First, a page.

How to Change the Print Size of a Digital Photo

printer
Epson GS6000 Printer. (Elevate Printing/Flickr/CC BY 2.0)

Many digital photos will open into your photo editing software with a resolution of 72 ppi. This is either because your digital camera does not store resolution information when it saves the photo, or the software you are using can't read the embedded resolution information. Even if your software does read the resolution information, the embedded resolution may not be what you really want.

Fortunately we can change the print size of digital photos, usually with little or no loss in quality.

To do this, look in your photo editing software for an "Image Size," "Resize," "Print Size," or "Resample" command. When you use this command you will be presented with a dialog box where you can change pixel dimensions, print size, and resolution (ppi).

Quality

When you want to change print size without loss in quality, you should look for a "resample" option in this dialog box and make sure it is disabled.

Constrain Proportions

When you want to change the print size without stretching or distortion, look for a "constrain proportions" or "keep aspect ratio" option and make sure it is enabled. (With this enabled, you may not be able to get the exact dimensions you need.)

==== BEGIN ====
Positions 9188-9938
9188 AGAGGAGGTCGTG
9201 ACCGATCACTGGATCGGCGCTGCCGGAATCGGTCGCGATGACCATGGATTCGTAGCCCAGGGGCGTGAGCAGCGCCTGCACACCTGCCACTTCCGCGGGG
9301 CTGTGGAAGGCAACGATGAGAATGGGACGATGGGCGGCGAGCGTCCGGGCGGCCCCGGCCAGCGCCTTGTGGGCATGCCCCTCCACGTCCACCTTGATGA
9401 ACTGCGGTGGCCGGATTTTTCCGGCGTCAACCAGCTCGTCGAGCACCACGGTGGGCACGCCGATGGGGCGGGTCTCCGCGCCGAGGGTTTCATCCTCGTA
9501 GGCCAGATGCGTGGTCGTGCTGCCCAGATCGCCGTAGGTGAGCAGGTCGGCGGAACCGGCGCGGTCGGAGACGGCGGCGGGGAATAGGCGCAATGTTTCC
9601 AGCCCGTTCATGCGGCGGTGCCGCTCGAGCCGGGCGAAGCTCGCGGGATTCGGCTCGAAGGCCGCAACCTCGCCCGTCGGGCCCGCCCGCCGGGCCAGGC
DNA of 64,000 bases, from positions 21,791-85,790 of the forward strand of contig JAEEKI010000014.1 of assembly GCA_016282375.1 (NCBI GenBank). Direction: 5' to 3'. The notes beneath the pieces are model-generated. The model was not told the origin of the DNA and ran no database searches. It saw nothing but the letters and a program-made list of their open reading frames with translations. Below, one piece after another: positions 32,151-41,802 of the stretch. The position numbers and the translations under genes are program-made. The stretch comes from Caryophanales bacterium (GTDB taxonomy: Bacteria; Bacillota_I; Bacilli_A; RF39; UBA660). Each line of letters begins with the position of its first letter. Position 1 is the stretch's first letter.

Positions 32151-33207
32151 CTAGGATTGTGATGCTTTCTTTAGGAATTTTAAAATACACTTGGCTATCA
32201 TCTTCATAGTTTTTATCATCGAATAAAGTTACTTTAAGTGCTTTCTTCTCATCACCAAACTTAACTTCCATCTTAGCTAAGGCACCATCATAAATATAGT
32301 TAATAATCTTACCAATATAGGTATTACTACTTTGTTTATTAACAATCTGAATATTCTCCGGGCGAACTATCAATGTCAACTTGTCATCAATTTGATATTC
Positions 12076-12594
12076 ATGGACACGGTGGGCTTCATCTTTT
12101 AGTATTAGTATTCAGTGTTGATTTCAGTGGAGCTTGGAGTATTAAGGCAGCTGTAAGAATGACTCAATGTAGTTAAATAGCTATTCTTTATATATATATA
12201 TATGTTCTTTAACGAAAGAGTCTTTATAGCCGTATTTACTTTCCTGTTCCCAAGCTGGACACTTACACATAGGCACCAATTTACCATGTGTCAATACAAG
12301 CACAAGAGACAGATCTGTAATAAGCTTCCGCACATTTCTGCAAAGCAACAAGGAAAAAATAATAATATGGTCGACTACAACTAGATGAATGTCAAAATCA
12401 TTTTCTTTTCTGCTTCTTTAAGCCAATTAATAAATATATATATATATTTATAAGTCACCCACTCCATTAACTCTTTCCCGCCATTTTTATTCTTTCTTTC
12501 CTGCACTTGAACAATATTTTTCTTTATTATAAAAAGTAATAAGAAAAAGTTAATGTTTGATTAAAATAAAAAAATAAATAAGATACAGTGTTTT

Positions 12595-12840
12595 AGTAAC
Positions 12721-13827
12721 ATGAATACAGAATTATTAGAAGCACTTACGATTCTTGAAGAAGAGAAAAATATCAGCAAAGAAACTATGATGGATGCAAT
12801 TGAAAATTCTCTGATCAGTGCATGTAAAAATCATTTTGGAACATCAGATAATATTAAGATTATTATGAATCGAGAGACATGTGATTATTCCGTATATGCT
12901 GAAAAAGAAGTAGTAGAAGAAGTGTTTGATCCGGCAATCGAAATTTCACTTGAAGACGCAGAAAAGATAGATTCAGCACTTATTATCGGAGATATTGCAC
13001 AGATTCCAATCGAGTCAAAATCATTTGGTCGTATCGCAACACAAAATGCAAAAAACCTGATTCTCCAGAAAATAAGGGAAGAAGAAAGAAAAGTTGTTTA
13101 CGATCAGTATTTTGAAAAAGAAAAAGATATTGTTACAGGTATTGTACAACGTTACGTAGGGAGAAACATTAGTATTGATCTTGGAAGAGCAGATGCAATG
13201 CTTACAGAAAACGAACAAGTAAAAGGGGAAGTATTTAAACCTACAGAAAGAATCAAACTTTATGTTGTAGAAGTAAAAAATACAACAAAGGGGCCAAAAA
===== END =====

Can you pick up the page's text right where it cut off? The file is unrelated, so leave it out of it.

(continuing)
Resolution

When the resample option is disabled and the constrain proportions option is enabled, changing resolution will alter the print size and print size will alter the resolution (ppi). The ppi will get smaller as the print size increases.

If you know what size you want to print, enter the dimensions for the print size.

  • If the ppi changes to 140 or less, you will get a low-quality print at that size.
  • If the ppi changes to 141-200, you will get an acceptable quality print at that size.
  • If the ppi changes to 201 or higher, you will get a high-quality print at that size.

    Resampling

    If you do not have enough pixels to get an acceptable or high-quality print, you will need to add pixels through resampling. Adding pixels, however, does not add quality to your image and will usually result in a soft or blurry print. Resampling by a small amount is generally acceptable, but if you need to increase the size more than 30 percent or so, you should look into other methods of increasing image resolution.

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    Chastain, Sue. "How to Change the Print Size of a Digital Photo." ThoughtCo, Apr. 23, 2017, thoughtco.com/change-the-print-size-of-digital-photo-1699840. Chastain, Sue. (2017, April 23). How to Change the Print Size of a Digital Photo. Retrieved from https://www.thoughtco.com/change-the-print-size-of-digital-photo-1699840 Chastain, Sue. "How to Change the Print Size of a Digital Photo." ThoughtCo. https://www.thoughtco.com/change-the-print-size-of-digital-photo-1699840 (accessed December 14, 2017).